Special Care in Winter and Summer

Winter

Always tightly close antifreeze or windshield washer fluid containers, and immediately wipe up any spills. These are poisonous and can kill your pet.

In cold winter temperatures, even animals which normally stay outside all the time or some of the time should be brought inside during the night and coldest part of the day, or until the temperature rises to a safe level. Animals which stay outside in cold weather MUST have adequate shelter. If this is a type of dog house, it should be tight enough to keep moisture out, raised off the ground if possible to keep it dry, and insulated. Insulation could be old blankets, etc. You can put a piece of tarpaulin over it as well. The dog house should face away from the North wind.

DON'T isolate animals outside in very cold weather. Even if they have a good heavy coat and are somewhat accustomed to the cold, very cold temperatures can injure them or endanger their lives. Ask your veterinarian what temperatures are dangerous. Announcements are usually made on TV weather programs as well.

Remember that animals are subject to hypothermia (losing body heat) and frostbite just like humans are. They can also dehydrate if they have no water because it is frozen. They need adequate food to keep their metabolism burning and stay warm.

If you park your car where cats have access to it in cold weather, always bang on the hood several times before starting the engine to make sure no cat has crawled up inside the engine compartment for shelter. Many cats are injured or killed this way.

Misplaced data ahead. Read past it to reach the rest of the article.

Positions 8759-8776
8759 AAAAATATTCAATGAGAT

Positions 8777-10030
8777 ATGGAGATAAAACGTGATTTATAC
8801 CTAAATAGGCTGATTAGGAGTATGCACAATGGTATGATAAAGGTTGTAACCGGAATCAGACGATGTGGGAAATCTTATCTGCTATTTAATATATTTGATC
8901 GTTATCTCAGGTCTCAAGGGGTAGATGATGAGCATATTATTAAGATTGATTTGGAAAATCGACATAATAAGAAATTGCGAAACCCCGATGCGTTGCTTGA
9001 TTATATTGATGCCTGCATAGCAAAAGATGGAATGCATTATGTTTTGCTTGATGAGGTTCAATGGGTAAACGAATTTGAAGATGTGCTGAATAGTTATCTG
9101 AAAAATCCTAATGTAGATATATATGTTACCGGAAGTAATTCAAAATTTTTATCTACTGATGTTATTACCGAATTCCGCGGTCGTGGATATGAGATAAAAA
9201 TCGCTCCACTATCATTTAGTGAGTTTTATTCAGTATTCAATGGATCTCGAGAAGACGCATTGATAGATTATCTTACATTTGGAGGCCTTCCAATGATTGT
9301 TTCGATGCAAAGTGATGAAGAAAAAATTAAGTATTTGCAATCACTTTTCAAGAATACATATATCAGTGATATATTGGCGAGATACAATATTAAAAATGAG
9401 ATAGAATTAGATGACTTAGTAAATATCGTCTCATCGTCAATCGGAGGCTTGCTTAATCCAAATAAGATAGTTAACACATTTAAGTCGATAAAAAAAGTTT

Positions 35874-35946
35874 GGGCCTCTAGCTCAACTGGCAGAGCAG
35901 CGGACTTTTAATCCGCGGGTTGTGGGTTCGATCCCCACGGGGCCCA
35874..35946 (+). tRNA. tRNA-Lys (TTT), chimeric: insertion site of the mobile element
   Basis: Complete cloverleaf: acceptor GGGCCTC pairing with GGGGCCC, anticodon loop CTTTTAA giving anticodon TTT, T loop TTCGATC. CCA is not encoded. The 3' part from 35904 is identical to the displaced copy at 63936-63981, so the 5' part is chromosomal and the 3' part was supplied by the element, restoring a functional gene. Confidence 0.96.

Summer

Animals can suffer in summer heat when the temperature gets higher. If you are too hot, they are as well. They are walking around with a fur coat on, and they can't sweat like you can.

Animals which stay outdoors MUST have adequate shade and water available at all times.They are subject to hyperthermia (overheating) and stroke just like humans are. If your area experiences extreme heat, keep an eye on your outdoor pet and bring it inside during heatwaves.

NEVER, EVER leave your pet inside a car when the temperature is over 55 degrees! Not even for just five minutes! The temperature inside the car rises astronomically very quickly and can kill an animal just as quickly by suffocation and heatstroke.Try it yourself! Sit inside your car when the temperature is even only moderately warm and see how fast it heats up and you find it hard to breathe. Try it on a hot summer day, and you won't last two or three minutes before you open the door. LEAVE THE PET AT HOME! This is the only responsible thing to do.

Sorry to yell at you, but this is so very important, and so many people think, "Well, I love for poochie to go with me, and it's ONLY for two or three minutes." Then you get stuck inside a store or someone's house, and the poor pet suffers and maybe even dies. Don't do it, please.

What to do if you see an animal in a car in hot weather with the windows up and the owner is gone? If you see them leaving, you can stop them and express concern (they won't like it). If the owner is already gone, you can stay and watch to see if they come back pretty soon. If they are gone long enough that the animal is obviously in serious trouble, you wouldn't have time to search an entire mall. You can call 9-1-1 and hope the police show up quickly. What if they don't?

Here's an ethical question for you: Say a pet owner leaves an animal in a car, does not come back soon and you have no idea where he/she is, the animal is obviously in distress from the heat and it's getting worse, you call 9-1-1 and the police don't show up quickly. Consider whether you would try to open the door or break the window. Even though the person could be prosecuted for animal cruelty if the animal dies, you could still be risking arrest, being prosecuted for breaking and entering the car and pay damages. You have to decide for yourself--a tough call. In any event, the penalty for owners who lock animals (and children) in cars when it is hot should be very serious..


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